Deed in lieu of foreclosure
Deed in lieu of foreclosure means relinquishing the property’s deed to the lender in exchange for relief from the mortgage debt and other associated obligations. Unlike foreclosure, which is publicly visible, deed in lieu of foreclosure is private, saving you some public notoriety. Plus, the lender may agree to lease the property to you for some time or at least until a buyer comes along.
Reinstating the mortgage
Discover ways to quickly come up with some cash. If you can find some cash before the sale, you can avoid foreclosure by clearing the missed payments along with any accumulated interest and fees. After that, the mortgage is reinstated, meaning you can continue making regular payments. This is probably the best-case scenario for avoiding foreclosure, but it’s not always an option for all homeowners.
Under certain circumstances, bankruptcy can stall or stop foreclosure. Bankruptcy is a whole other complicated and detailed legal topic when it comes to dealing with delinquent loans. All we can say is that depending on your bankruptcy proceedings and the state of bankruptcy, you can buy some time before foreclosure and maybe gain access to favorable loss mitigation options.
It’s actually easy to avoid foreclosure if you act early. Talk to your bank whenever your financial situation changes or you feel you can no longer make regular mortgage payments; speak up before the issue goes to court. But if it does, seek legal counsel on the matter and explore the various foreclosure help programs available to you. Depending on various social and financial factors such as employment and credit history, there may be several ways to stop a foreclosure.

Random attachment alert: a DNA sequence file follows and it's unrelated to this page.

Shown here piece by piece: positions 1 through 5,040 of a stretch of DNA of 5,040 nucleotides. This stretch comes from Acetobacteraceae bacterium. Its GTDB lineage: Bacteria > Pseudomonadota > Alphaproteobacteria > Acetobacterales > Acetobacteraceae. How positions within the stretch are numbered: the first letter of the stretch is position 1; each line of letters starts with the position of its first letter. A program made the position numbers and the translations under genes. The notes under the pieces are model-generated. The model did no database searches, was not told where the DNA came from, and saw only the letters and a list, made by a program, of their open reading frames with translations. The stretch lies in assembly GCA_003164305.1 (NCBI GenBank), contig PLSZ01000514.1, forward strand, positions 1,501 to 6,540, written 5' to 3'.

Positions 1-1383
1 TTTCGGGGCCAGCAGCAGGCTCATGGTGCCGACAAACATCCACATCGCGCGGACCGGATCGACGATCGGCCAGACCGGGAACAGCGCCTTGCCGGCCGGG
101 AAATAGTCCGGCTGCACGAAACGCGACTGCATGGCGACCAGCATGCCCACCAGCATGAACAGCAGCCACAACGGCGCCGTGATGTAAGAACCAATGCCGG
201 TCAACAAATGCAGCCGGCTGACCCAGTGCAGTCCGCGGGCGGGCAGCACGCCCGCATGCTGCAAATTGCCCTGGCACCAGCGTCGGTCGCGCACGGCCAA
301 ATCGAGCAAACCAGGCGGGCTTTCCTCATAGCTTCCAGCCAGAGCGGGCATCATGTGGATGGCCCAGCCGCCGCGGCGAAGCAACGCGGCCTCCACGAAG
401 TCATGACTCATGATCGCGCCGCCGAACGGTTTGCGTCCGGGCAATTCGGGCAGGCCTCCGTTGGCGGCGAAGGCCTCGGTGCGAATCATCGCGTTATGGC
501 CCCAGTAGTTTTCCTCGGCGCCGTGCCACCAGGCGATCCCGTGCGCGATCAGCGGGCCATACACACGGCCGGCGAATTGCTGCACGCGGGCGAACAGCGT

Here are a few more things to consider when facing foreclosure:
- Respond promptly to notices and court sermons.
- Consider all means to avoid foreclosure.
- Hire an experienced real estate lawyer if necessary.
- Don’t take out your frustration on the property.
- Avoid foreclosure scams.
- Stop fighting for a home you can’t afford.
Is selling an option?
Yes. In some circumstances, you can sell the house instead of losing it in foreclosure. For instance, the moment you realize you can’t make payments, you can clear or transfer the mortgage by selling the house to a new owner and looking for a more affordable living arrangement.
It would save you a lot of financial and emotional distress if you sold a house instead of handing it over to the bank. Keep in mind that losing a home in a foreclosure lawsuit dramatically lowers your credit score and strips your financial bargaining power. And that’s not all — you may still owe the bank in deficit and fees after the foreclosure.
If you are looking for a quick and easy way out of a strenuous mortgage burden, we are here to help. In our line of work, we understand the pain, frustration, and the potential social and financial implications of going through foreclosure. That’s why we can provide you with options to stop foreclosure. At Sell My House in Wisconsin, we buy houses in their current condition. Plus, we make sure you don’t incur any fees or commission costs. If you are facing foreclosure or behind on payments time is of the essence so it is important that you take action now! Let’s talk about getting a fair quote for your house and cash in your pocket in as little as 15 days.